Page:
We can all play a role in suicide prevention

Today, September 10, is World Suicide Prevention Day - a day when globally we raise awareness of how suicides can be prevented and promote the supports available to those in distress.

These types of public health awareness campaigns help bring focus and attention to the issues, build a groundswell of support, and help get suicide prevention prioritised by our political and community leaders.

Some facts about suicide. Suicide is the leading cause of death for Australians between the ages of 15 and 44. In 2020, we lost 3139 Australians by suicide and three in four of these were males. For every suicide death, it's estimated there are 30 suicide attempts, with females attempting suicide more often than males.

Suicide is a complex phenomenon, and every individual situation is unique. Factors that may contribute to someone taking their own life include dealing with stressful or traumatic past or present events, death, separation, loss, bullying, mental illness, alcohol and drugs, and life-changing events, family history and relationships, work, education, and social pressures.

We are still trying to understand why males disproportionately die by suicide. What we do know is that recognising the many strengths men have, valuing positive masculinity and nurturing men's relationships with themselves and those around them will help reduce suicides.

Sadly, suicide rates are also high among groups who experience more disadvantage, discrimination, disempowerment, and disconnection - especially Aboriginal and Torres Strait Islanders, people who identify as LBGTIQ+, people living in rural and remote places, and people who experience social isolation.

Tackling social issues and building thriving, connected, inclusive, empowered communities will contribute to suicide prevention.

So, what can you do to play a part in suicide prevention? We all have the potential to create positive impact through our actions, no matter how small or big they may be.

One small step would be to learn more about suicide and how to recognise and respond to signs someone may be thinking about suicide. The Illawarra Shoalhaven Suicide Prevention Collaborative offers free online QPR (stands for 'question, persuade, refer') training to Illawarra community members via our website (www.suicidepreventioncollaborative.org.au/training).

Undertaking suicide awareness training will help ready you to reach in, let someone know you've noticed when they don't seem to be travelling well, and listen with compassionate curiosity. This can open the door to hope in someone who may be consumed by hopelessness, help release dark feelings of being trapped by their problems and be the first step of a healing process.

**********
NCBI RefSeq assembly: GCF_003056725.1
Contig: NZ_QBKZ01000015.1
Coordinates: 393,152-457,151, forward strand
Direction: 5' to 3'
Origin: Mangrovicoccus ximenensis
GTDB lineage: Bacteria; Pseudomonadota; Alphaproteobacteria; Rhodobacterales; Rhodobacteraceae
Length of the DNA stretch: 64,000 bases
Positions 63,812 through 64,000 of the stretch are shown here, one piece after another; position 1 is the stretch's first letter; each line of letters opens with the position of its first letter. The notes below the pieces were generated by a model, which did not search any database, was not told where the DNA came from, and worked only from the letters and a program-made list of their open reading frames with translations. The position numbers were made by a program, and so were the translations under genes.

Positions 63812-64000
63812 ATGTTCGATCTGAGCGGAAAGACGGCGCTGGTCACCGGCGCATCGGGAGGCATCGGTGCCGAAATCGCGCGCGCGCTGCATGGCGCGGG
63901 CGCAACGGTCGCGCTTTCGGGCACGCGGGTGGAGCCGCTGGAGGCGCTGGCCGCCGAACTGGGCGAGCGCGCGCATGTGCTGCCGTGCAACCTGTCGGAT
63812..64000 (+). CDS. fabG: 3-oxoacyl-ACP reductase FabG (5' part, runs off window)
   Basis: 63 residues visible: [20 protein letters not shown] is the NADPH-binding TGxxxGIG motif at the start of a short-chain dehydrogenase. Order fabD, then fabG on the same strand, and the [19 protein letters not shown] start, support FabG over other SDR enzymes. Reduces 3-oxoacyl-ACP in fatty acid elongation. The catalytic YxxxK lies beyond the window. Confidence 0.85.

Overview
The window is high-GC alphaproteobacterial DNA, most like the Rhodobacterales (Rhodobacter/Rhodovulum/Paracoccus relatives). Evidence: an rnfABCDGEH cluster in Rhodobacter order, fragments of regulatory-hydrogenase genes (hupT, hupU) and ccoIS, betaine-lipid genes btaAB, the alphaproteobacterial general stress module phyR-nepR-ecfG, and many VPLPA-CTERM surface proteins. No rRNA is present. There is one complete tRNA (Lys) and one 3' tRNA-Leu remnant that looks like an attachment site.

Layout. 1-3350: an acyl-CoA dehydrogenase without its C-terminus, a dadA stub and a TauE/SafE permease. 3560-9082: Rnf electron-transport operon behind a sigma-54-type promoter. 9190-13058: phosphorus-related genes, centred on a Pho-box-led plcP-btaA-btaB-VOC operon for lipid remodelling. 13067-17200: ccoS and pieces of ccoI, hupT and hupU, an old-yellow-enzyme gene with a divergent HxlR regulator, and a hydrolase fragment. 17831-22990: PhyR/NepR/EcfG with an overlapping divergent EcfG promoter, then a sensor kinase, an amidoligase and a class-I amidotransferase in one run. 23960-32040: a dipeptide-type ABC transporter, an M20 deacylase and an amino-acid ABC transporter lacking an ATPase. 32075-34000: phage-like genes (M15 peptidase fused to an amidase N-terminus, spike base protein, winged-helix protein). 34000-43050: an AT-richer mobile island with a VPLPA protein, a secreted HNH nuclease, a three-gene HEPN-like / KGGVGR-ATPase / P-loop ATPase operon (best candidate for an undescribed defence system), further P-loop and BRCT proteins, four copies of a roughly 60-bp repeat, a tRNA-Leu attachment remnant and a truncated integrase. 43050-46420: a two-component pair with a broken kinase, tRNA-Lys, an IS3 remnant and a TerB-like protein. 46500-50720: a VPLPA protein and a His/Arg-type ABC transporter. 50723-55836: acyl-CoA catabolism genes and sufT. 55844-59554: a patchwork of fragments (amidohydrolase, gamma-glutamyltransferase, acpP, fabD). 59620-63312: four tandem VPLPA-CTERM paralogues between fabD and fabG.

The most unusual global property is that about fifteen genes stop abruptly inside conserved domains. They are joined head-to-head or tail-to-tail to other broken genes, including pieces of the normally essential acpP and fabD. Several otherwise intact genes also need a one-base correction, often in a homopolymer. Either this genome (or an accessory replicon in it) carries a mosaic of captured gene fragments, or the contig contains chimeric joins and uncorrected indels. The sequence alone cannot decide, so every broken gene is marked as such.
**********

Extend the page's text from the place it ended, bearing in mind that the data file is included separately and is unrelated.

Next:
Looking after your own mental health and wellbeing is also an important step to prevent suicide. As the saying goes, "you can't pour from an empty cup", or in other words, you can't help someone else if you're feeling too low or depleted. The past couple of years have brought unprecedented disruption and turmoil, and we can all benefit from being kind to ourselves. Find realistic, practical actions you can take to improve your personal sense of wellbeing like taking a walk in the sunshine, getting enough sleep, or keeping alcohol consumption to healthy levels.

The intensity of public conversation about suicide at this time of year can be hard for people who have been directly impacted by suicide. For those who have lived through their own suicidal crisis, it can remind them of some of the most challenging times of their life. For those currently experiencing suicidal distress or supporting a loved one through crisis, talking about RuOK? and awareness raising can feel inadequate in the face of immediate challenges. And for those who have lost someone they love by suicide, feelings of grief may intensify.To all those who find this time hard, support is available. We have many wonderful services in our community and caring people who will listen without judgment.

To all those who find this time hard, support is available. We have many wonderful services in our community and caring people who will listen without judgment. Crisis lines are available 24/7 (Lifeline 13 11 14, MensLine 1300 78 99 78) and Wollongong Safe Haven, a place to talk to suicide prevention lived experience or peer workers, is open 2-10pm from Wednesday to Saturday (55 Urunga Pde, Wollongong). For young people, eHeadspace offers free phone and online support and there's no waitlist.

If you know someone personally impacted by suicide, check in with them today and offer a listening ear or some company. Every small action adds to the bigger movement to prevent suicide.


Thank you to the Illawarra Mercury for inviting Jo Riley, Executive Member of the Illawarra Shoalhaven Suicide Prevention Collaborative to share her thoughts for this opinion piece.